Sunday, December 15, 2013


Shame is one of the four stressors related to relapse emphasized in Every Silver Lining Has a Cloud: Relapse and the Symptoms of Sobriety.  Our disease is more than biochemical and the majority of the book looks at other happenings in the eight inches between the right ear and the left that sabotage recovery .  In addition to being bluntly personal, I turn to many of the established pros in addictions and psychology... men and women who know the stigma the word "alcoholism" carries. This excerpt continues a couple pages after where the December 8 SUNDAY SNIPPET left off on the subject of shame and stigma.

"Your brain is an echo chamber for the toxic shame words: You’re Not Normal. They are amplified, too. You hear over and over that you’re flawed even when the words aren’t spoken directly to you. Staying sober helps reduce the echoes, but they stubbornly refuse to vanish. The longer they hang on, the more the Symptoms hang on.

One of the foremost authorities on the impact of toxic shame is John Bradshaw. (Healing the Shame that Binds, Health Communications, Deerfield Beach, FL 1988) Bradshaw makes a direct connection between shame and lapse because alcohol provides an escape from the feelings you get from the Symptoms and the labels. Labels that don’t fit but others have tagged onto you leave you feeling wounded. You want to medicate the wound by having a drink. You’re caught between the dog and the hydrant.

The shame causes stress . . . the shamer causes stress . . . not conforming to your body’s request for a shot or two causes stress . . . and knowing you’ve never in your life just had one or two causes stress. Knowing you’ll easily spiral back downward into a new bottom causes stress.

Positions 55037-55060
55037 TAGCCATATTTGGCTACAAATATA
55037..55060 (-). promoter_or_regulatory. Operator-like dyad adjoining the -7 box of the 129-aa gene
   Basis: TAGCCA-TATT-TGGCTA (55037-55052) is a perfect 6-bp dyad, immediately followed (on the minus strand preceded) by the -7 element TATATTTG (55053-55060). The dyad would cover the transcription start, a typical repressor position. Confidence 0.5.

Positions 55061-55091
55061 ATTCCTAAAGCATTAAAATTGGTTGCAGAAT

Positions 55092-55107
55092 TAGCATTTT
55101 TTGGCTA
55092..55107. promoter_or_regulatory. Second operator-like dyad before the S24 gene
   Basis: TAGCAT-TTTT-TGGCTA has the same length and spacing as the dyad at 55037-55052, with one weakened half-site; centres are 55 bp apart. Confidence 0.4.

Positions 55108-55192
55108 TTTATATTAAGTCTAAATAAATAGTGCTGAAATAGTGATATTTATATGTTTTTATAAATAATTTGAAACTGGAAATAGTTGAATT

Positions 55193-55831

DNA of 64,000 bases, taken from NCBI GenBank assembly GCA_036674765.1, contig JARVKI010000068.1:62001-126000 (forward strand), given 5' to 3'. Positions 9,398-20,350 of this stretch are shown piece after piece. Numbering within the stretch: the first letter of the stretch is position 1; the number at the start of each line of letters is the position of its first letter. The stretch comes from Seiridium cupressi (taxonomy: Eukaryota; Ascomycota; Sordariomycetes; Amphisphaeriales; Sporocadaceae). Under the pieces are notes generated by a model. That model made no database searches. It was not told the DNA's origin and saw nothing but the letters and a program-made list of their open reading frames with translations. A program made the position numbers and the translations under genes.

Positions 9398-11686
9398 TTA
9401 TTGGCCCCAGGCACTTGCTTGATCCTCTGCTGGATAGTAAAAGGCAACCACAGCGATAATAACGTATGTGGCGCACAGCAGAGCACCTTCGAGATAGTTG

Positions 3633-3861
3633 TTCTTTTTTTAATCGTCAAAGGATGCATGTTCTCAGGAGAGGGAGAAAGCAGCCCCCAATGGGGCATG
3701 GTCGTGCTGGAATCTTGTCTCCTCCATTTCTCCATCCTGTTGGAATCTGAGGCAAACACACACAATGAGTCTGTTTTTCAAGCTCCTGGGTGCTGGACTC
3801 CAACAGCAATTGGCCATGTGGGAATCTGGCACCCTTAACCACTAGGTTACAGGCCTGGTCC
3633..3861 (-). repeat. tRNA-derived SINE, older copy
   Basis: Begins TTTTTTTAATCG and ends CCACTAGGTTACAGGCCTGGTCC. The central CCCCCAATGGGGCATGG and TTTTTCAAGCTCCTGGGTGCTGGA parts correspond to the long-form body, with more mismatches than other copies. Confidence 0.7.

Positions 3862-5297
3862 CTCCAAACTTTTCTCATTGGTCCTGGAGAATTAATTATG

If/When you drink because of the shame someone else heaps onto you for being Alcoholic, the more right the shamer becomes. You prove their points. And you earn more shame. Bradshaw sees this cycle of shame begetting more shame and guilt as a squirrel cage, beginning at the point at which you’ve been labeled. You then want relief, you take a drink, get relief, then get shamed for getting the relief which puts you back to wanting relief from yet more shame.

For an Alcoholic in sobriety, only a single spin through the squirrel cage—maybe two—and you’re well on the path from lapse to relapse.

People expect more out of someone who’s put his Alcoholism into remission. There’s the expectation that the Alcoholic avoids relapse. Forever. There’s the demand that he achieves new levels of productivity on the job. He’s not allowed other human problems, like overeating. They insist he pursues spiritual enlightenment. And if he fails in any of these areas, they’re actually disappointed in him and label him again as a failure—as if non-Alcoholics routinely achieve such goals! Just because you never can drink does not mean you never can be allowed to live without someone reminding you of it each day.

You don’t need to have a really low bottom to have attracted shamers. People shame high-bottom Alcoholics, too, whether or not they’ve been a victim of his drinking. These are the people who are on you for having a disease like ants are on a popsicle melting on the sidewalk. There will always be some Bozo who is going to help you into the squirrel cage because shamers and shame go hand-in-hand with Alcoholism."

Details on the third literary award for Every Silver Lining Has a Cloud, plus the new radio interview replay is available at and please read the new interview with Scott Stevens at Christoph Fisher Books.  Mr. Fisher is an acclaimed international historical fiction novelist from the UK.